Album review: Midlake – Antiphon
by Thomas Blake
The Courage of Others, Midlake’s 2010 third album, was a noble but flawed conception, an attempt to filter the electric country of their excellent breakthrough The Trials of Van Occupanther (2006) through a gauze of 1970s Brit folk rock. They nailed the sound completely, but in doing so forgot to write any decent tunes. The result was a record that ambled along earnestly but failed to get off the ground, devoid as it was of transcendent moments like its predecessor’s Roscoe or Head Home.
The whole affair, it seems, was too much for frontman Tim Smith to handle, and halfway through recording the band’s fourth album he quit to concentrate on his new project, Harp. Faced with a dilemma, the remaining members made the bold choice to ditch the Smith material and start afresh.
So, a band apparently on the wane, whose leader and creative driving force has called it a day and who have had to bash out an album quick-smart. Doesn’t sound promising, does it? You can practically hear the critics sharpening their knives, chopping their parsley and preheating their ovens to gas mark 6. But of course there is another way of looking at things. This could be Midlake’s big chance. There could be a grand reinvention or rejuvenation on the cards, something akin to the great New Order tracks that sprang from the demise of Ian Curtis and Joy Division, or closer to home Fleetwood Mac’s upturn in fortunes after the arrival of Buckingham and Nicks.
If it’s not really fair to compare Midlake Version 2.0 with the band that recorded Van Occupanther, then neither should we seek to make easy and favourable comparisons with The Courage of Others. The polar shift of creative power within the band makes this a largely pointless exercise anyway. Antiphon has to be judged on its merits, and from the off it doesn’t look good. The title-track plonks us down in the midst of a wobbly, half-baked prog chant. Within a couple of minutes a problem becomes discernible: Midlake are trying to do progressive rock, and that’s fine, but the arrangement is so confused, the sound so muddy, that the more ideas the band have, the more those ideas become entangled, mired in a soupy , melody-deficient whole. And therein lies another, greater problem. The shortness of the songs, their attempts at big soaring builds, points to a desire to write pop tunes. But the album is so lacking in hooks that the whole thing collapses.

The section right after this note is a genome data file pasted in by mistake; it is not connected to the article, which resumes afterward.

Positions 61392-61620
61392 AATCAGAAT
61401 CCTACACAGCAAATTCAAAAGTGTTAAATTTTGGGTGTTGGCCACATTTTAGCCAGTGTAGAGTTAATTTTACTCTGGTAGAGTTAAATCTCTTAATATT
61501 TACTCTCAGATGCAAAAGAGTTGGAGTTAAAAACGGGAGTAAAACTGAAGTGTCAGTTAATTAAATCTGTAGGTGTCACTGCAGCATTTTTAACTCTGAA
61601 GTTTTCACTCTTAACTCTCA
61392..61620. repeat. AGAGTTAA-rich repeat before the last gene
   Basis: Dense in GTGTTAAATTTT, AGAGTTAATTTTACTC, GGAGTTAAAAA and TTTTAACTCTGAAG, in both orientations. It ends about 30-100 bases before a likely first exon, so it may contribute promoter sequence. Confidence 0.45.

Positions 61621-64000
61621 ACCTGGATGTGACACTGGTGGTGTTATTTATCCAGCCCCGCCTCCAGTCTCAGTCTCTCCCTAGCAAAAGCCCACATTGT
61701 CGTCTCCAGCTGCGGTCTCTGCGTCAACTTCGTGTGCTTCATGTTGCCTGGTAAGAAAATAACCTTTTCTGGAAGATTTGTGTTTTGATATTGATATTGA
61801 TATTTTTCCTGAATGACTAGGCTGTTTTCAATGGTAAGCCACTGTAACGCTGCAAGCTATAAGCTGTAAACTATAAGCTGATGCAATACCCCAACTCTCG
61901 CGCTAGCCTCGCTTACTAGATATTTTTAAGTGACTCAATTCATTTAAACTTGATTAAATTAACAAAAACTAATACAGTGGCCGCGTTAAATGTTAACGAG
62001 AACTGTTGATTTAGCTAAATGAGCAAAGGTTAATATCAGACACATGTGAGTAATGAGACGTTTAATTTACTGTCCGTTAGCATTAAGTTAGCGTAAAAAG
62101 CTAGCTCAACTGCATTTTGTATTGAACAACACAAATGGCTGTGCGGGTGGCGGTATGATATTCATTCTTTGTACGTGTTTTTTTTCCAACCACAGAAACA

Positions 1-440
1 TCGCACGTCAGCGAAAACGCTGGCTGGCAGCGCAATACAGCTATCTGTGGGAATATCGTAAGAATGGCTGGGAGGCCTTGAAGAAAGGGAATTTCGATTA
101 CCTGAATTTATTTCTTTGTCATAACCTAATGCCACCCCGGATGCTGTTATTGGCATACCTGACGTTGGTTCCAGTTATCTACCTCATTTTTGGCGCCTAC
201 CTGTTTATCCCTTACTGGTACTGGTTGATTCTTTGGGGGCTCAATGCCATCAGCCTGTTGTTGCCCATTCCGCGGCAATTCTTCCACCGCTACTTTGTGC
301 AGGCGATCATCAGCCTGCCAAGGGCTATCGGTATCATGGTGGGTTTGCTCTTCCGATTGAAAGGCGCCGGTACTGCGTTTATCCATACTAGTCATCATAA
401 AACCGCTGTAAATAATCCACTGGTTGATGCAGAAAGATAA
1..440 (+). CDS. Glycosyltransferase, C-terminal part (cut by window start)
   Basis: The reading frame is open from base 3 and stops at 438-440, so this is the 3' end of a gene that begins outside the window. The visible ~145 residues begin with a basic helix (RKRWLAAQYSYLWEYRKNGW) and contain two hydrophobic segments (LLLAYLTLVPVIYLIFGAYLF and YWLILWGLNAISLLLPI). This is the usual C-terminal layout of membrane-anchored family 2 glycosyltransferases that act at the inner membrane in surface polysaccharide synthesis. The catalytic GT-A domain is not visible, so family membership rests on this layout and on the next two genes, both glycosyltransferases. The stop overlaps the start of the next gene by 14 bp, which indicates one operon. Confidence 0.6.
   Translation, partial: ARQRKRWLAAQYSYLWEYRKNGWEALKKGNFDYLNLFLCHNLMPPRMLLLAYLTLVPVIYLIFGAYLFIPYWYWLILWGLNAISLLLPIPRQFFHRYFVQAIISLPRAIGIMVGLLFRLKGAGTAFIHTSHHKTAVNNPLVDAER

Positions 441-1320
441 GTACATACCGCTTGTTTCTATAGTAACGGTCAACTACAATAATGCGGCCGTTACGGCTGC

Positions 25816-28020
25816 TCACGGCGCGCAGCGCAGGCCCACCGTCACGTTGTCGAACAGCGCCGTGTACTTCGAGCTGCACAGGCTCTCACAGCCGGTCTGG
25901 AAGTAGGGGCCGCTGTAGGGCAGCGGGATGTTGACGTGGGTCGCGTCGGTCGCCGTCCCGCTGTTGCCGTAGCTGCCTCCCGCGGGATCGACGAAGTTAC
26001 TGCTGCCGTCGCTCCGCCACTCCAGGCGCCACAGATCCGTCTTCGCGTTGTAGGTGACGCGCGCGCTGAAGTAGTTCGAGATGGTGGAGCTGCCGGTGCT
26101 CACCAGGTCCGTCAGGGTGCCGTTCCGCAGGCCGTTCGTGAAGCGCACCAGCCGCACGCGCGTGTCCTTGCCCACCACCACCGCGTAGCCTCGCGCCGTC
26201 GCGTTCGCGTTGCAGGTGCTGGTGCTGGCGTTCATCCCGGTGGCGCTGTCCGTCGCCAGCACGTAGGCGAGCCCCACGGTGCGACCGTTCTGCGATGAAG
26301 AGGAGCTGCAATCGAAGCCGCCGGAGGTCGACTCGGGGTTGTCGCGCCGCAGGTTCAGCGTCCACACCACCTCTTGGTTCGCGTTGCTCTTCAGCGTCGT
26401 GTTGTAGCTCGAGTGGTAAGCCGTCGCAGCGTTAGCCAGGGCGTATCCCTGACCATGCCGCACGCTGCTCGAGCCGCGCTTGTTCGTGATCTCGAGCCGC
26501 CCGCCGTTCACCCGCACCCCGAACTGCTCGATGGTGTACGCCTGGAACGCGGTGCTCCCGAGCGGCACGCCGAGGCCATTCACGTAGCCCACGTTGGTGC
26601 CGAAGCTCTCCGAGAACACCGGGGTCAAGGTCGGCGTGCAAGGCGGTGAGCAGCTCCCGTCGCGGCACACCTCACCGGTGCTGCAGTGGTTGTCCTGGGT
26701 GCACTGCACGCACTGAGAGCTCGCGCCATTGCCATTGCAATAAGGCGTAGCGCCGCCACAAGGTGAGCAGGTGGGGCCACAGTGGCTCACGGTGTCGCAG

There are moments when the sounds are engaging enough in themselves – witness the almost War of the Worlds-style effects in the second half of Ages – but there is nothing holding them together. For an album so stuffed with musical bits and pieces, it is strangely short on substance. There are songs that flatter to deceive. The Old and the Young begins at a pleasant enough bound, and even has a crack at returning to the old Van Occupanther pioneer spirit. It is the one song that doesn’t seem rushed. But the songwriting, particularly on the chorus, is naïve, and not in a good way. Whereas the songs on The Courage of Others struggled because they didn’t really go anywhere, this one actually ends up going backwards, so that by the time the final chorus hits you feel like it’s disappearing in on itself.
To be brutally honest, there is no sustained period of Antiphon that comes close to a Head Home or Roscoe. The basis for a very good song is there in the aforementioned The Old and the Young, and also in Provider, but the delivery here is lacklustre and the development non-existent. Aurora Gone threatens to hold interest but ends up sounding like the more earnestly out-there moments of the Moody Blues, but with none of that band’s knack for melodic inventiveness. Vale, the only song written before the departure of Smith, becomes a messy sprawl with a disconcerting hard rock finale.
It’s a frustrating affair. If you were to take any thirty-second snippet of this record and play it on its own you would find much to admire – a pensive flute here, some nagging percussion there, the odd squally lead guitar line. But an album that aspires to large-scale progressiveness is rightly never going to be listened to in thirty-second snippets, and neither should it be judged in that way. Ultimately, then, Antiphon is a failure. Whether this is down to an irreversible decline in songwriting quality, a lack of direction after the exit of their frontman, or simply a blip caused by the hurried nature of the conception and recording of the album, it is too early to tell. It would be a shame if this new incarnation of a once-excellent band failed to fulfil the potential that is evidently there.
Antiphon is released 4th November on Bella Union